Looking at Prime Minister Shinzo Abe’s “Abenomics,” there’s been a lot of talk about the third arrow of structural reform having gone missing. What’s your view on Abenomics’ progress?
You have the analogy of the three arrows—one arrow, you can break, two arrows you can break, but three arrows together you can’t break. So it’s money, fiscal and regulatory policy all coordinated, that’s what Abe brings to the table. So what people refer to as the third arrow, the regulatory and growth policy aspect, I think it should be called 10,000 needles like acupuncture—which all add up to something that feels good. There I think that progress is very good.
If you look at agricultural policy, energy policy, healthcare policy, even labor policy—they will soon pass a bill in parliament which effectively opens the door to immigration in the form of a new visa category for temporary workers for trainers in the construction, healthcare and retail industry.
In November, they passed a bill that breaks up the generation monopoly of the utility companies, so now any entrepreneur can apply and receive licenses to generate power for profit. So you’ve got the big guys like Marubeni, Toyota, which have applied and received licenses to generate power for profit and from 2015 they will be able to feed power into the grid.
That’s a big deal…we estimate that the equivalent of about 2.5 nuclear power plants worth of independent power providers have applied for licenses to generate power.
[On agriculture] the problem with Japanese agriculture is it’s inefficient due to the large number of small lots—the average farm size is less than two hectares. Now that’s been deregulated, so the agricultural co-ops will lease plots of land so you can get scale into the system. So the yield and productivity of agricultural land in Japan is going to be increasing.
When the yen falls, Tokyo stocks rise. How long will this correlation continue?
Right now listed companies on the stockmarket are net exporters, so they benefit from a weaker currency. For a 10 percent depreciation of the yen, you basically add back about 10 percentage points to corporate profits. But as more and more companies shift production overseas, that sensitivity is going to go down because there will be dollar costs and dollar revenues, rather than yen costs and dollar revenues.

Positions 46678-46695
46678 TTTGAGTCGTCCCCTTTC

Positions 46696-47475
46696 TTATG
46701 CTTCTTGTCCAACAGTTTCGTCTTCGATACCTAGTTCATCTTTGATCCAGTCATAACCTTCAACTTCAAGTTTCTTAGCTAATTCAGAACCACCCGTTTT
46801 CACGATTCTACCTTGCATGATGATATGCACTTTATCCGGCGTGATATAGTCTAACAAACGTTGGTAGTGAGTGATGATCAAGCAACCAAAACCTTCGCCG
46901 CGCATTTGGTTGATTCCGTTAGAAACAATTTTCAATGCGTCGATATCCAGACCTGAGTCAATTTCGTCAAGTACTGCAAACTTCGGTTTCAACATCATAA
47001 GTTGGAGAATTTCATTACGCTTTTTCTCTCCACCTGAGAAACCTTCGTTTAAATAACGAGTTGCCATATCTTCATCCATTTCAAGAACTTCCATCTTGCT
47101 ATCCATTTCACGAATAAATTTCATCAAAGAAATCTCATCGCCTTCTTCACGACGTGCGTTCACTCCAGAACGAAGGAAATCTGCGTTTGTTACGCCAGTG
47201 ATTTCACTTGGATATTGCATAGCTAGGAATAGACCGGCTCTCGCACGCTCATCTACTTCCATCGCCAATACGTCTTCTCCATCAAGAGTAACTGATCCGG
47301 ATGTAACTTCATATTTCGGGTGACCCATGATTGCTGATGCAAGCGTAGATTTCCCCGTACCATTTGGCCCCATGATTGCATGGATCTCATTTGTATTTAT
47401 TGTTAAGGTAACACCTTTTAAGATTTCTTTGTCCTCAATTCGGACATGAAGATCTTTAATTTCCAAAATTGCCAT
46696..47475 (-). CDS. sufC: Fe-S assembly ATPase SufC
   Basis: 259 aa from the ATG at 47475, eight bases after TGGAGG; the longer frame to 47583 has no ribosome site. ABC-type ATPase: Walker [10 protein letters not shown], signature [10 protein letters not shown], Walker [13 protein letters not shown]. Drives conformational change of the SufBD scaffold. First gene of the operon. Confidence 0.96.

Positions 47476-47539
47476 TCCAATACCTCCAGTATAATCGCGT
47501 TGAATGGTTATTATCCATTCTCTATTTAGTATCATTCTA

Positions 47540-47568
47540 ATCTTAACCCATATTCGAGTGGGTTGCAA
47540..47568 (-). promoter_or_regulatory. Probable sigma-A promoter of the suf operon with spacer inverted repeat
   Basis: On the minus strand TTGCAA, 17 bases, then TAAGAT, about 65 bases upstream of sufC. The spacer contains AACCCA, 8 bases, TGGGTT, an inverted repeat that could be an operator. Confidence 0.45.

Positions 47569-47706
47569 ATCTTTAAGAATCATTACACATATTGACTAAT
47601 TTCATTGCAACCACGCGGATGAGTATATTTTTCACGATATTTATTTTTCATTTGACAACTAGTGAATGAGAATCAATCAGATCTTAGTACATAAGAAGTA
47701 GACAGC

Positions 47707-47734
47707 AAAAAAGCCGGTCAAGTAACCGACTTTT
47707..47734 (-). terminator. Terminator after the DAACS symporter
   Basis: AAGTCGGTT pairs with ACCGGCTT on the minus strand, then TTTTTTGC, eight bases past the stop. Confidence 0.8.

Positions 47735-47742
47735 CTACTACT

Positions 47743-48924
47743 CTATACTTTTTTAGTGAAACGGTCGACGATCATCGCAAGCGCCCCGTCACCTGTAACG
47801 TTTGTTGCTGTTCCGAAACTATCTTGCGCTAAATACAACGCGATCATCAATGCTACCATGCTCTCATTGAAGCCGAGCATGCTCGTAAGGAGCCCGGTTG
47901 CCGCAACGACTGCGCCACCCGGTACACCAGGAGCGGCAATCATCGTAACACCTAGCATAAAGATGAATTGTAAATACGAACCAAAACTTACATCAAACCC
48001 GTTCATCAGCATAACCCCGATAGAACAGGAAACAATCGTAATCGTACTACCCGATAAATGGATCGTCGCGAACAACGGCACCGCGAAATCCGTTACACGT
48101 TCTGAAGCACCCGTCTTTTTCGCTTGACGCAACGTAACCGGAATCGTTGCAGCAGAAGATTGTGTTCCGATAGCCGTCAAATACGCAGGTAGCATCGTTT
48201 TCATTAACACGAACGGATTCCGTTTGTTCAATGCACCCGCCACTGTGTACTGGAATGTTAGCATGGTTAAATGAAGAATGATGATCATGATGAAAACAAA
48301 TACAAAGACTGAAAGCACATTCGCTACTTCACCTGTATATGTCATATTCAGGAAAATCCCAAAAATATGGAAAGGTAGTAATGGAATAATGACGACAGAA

If you look at [the] Topix [index], the consensus is for earnings going to about 100 eps [average earnings per share] from 95 right now. We think that’s too conservative and it can actually get to 115, which would be a historic high. The previous high was 103.
That’s obviously a numerical reflection that something really has changed in Japan. For investors, it’s always important to have a knight in shining armor like Mr. Abe, but much more important than any one politician is that corporate Japan has restructured, they have taken out costs and invested in new businesses and consolidated their businesses. Just recently, Mitsubishi Heavy and IHI decided to pool and set up a new company for aircraft production, so the creation of national champions is now very much on the agenda.
What’s your forecast for the dollar-yen exchange rate?
I’m bullish on the dollar and the moment it becomes clear that [US Federal Reserve Governor] Yellen is not making a mistake and America can grow by 2.5 to 3 percent, the dollar should be a very strong currency. By Christmas the dollar-yen trading at 115 to 118 is a perfectly reasonable forecast to have.
Are you expecting more easing from the Bank of Japan?
In April-May there are chances of additional bond purchases. The Japanese economy should expand by around 2 percent over the next year.
It’s been a year or so since Abenomics was launched. How do you rate its success?
On a scale of one to 10, I think they probably deserve an eight out of 10. They can always be more aggressive, policies can always be implemented faster with a greater sense of urgency, but overall [Japan is] the one country where the government is very focused on promoting economic growth, not just by printing money but by also having a growth policy. They are not afraid to discuss and change agricultural policy, energy policy, healthcare policy. Concrete changes are happening—unlike what’s happening in Europe.